Friday, 21 December 2018

Season's Greetings and Happy Blog Reading

As we come near the end of another year I would like to thank you for participating in my Blog, whether as a reader or a commentator. I appreciate your input and the value you place on reading what I'm compelled to write... either my opinion or a helpful tip ;-)

For those of you who are long-time readers, you would have noticed two changes over the recent years. 
One; the slowing down of  blog postings
Two; the changing of the trend of "helpful Revit tips" and "how too's" to more on the topic of BIM management and leadership

This Blog has evolved over the past 8 years (or more) as my career in the AEC industry has also evolved. 
I first started this Blog, initially titled "The Revit Jedi", as a method to share information and knowledge as part of my role as Autodesk Certified Instructor. It served a great purpose in informing my students and a broader audience of novice Revit users and evolved into topics on Building Information Modeling in general including BIM utilization and process, hence the title change to BIM Jedi in 2015.  

As I write this on December 21st 2018, Winter Solstice has just passed (in Canada) signifying the changing of seasons. 

I too feel it is time for a change. 

The BIM/Revit Jedi has served me well. From my Blog statistics, it has also served and informed others from around the world including Australia, UK, France, Ukraine, Netherlands, Spain, and Africa, to only name a few.

Earlier this year I reached the milestone of over 1 million page views over 585 blog postings and at it peaks over 30,000 page views per month.

Reaching this milestone planted the idea of retiring this Blog, I may have an oppertunity to pass the "BIM Jedi" on to a new generation (Padawan BIM Jedi) and re-invigorate the content back to the original intent of sharing BIM knowledge while broadening the scope to applications that further utilize BIM. I'm still working on it ( ;-)

I am not Retiring (I can't afford to do that!) I do plan on writing more on the topic of Leadership and Process and posting to either a new Blog or more frequently to my LinkedIn profile. 

I hope you can follow my journey into this next chapter and evolution of not only my progress but also that of the BIM Jedi.

Thank you for reading and I truly hope you gained some helpful information on your journey to becoming a BIM Jedi Master.


Scott Chatterton
Formerly known as the BIM Jedi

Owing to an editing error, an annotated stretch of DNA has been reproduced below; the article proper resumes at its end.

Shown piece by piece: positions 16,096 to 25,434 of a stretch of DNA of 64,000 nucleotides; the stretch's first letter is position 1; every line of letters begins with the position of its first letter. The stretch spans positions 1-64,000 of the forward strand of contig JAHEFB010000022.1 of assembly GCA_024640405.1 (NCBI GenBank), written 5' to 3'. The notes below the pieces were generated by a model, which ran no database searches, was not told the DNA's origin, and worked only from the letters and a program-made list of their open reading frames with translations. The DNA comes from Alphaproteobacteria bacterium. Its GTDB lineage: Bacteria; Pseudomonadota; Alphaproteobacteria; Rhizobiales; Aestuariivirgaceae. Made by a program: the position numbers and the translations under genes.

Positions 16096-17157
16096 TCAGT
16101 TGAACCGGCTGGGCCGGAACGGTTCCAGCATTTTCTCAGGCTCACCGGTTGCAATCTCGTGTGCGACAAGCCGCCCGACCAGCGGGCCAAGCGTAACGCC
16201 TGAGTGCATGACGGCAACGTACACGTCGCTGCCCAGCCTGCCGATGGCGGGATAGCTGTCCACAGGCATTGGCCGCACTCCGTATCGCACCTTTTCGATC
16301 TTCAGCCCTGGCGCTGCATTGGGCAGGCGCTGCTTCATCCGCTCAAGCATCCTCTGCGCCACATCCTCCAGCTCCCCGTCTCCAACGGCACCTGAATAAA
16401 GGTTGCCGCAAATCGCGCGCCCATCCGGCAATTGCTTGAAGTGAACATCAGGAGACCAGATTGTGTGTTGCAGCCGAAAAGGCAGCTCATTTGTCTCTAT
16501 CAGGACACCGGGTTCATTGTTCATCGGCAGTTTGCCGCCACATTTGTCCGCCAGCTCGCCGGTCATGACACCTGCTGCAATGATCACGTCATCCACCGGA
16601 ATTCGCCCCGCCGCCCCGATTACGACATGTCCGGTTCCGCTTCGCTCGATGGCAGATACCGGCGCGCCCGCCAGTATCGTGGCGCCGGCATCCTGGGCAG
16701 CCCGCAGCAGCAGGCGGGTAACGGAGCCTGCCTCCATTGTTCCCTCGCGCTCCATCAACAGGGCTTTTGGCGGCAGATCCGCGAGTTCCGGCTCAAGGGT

Monday, 26 November 2018

Shopping intelligently

Do you want to look totally cool this holiday season?

Want to look absolutely fabulous on the golf course, in the office or while grocery shopping?

Want to protect your head and eyes from the glaring sun this summer!

Want to write down in a notepad really important stuff!

You can do all this as well as display your intelligence all by purchasing CanBIM apparel and Merchandise.

Check out these fantastic products....

On sale now for a limited time, so don't wait... go to the link now and spend over $100 Canadian... which is like $70 for our US colleagues (so you can buy more!)

Your significant other will love these as a gift.

Link: CanBIM Shop


Monday, 5 November 2018

Digital Collaboration and Its Impact on BIM Utilization - AU 2019

I’m inviting you to sign up for an industry Meet-up Session at AU 2018 that I am facilitating.
This discussion is on how we collaborate digitally and how we can further utilize BIM.
243547 - Digital Collaboration and Its Impact on BIM Utilization
Join your industry colleagues for a discussion about digital collaboration. Topics include strategies for successful digital collaboration and its impact on BIM utilization.
This is your opportunity to share your project challenges and successes in a casual unstructured environment, and to gain insight into the experiences of others.

Lando 4301A, Level 4

Wednesday, 10 October 2018

Autodesk University Survival Guide

I'm off to Autodesk University again this year (2018).

I wrote a blog back in 2015 on tips when attending AU, I thought I'd revive that blog and update it with some more tips.

If this is your first time at AU here are some tips.
  • It's very dry in Nevada and for us northerners, it'll dry you up like a raisin. Good luck requesting a Humidifier for your room... they're typically all gone by the time you check in. Just keep a glass of water by your bed at night.
  • Go outside at least once during the day, just to remind you what fresh air smells like.
  • Take a hand sanitizer.... germs are everywhere and you don't want to get sick.
  • Sleep, trust me you'll need it.. and I don't mean during sessions.
  • Dry air and carpet are a great combination to ZAP unwary bystanders.
  • Resist the urge to baa like a sheep during the line up at meal time... and if you do hear a sheep it's not me! ;-)
  • Wear comfortable shoes, your going to be on your feet all day and walking for miles (or kilometers)!
  • Meet as many people as you possibly can. This makes the AU experience more enjoyable and you can make some great contacts which you can meet next time you go. If you see me stop me and say hi
  • It's Vegas, take a walk down the "Strip" at night to see the lights, also go see Fremont Street it's worth the short cab ride.
  • It's Vegas, enjoy yourself... but remember your there for a conference which you paid good money to attend, don't waste a day being hung over!
  • Make the event memorable... however don't be "that guy" that everyone remembers for the wrong reasons.
  • Travel light during the conference. Your packing that c#@!p around with you all day... you really don't need your laptop! 
  • Take a large suitcase, even if it's half empty on the way there. You'll be picking up lots of info and "swag" at the exhibition hall and your suitcase will be full on the way home.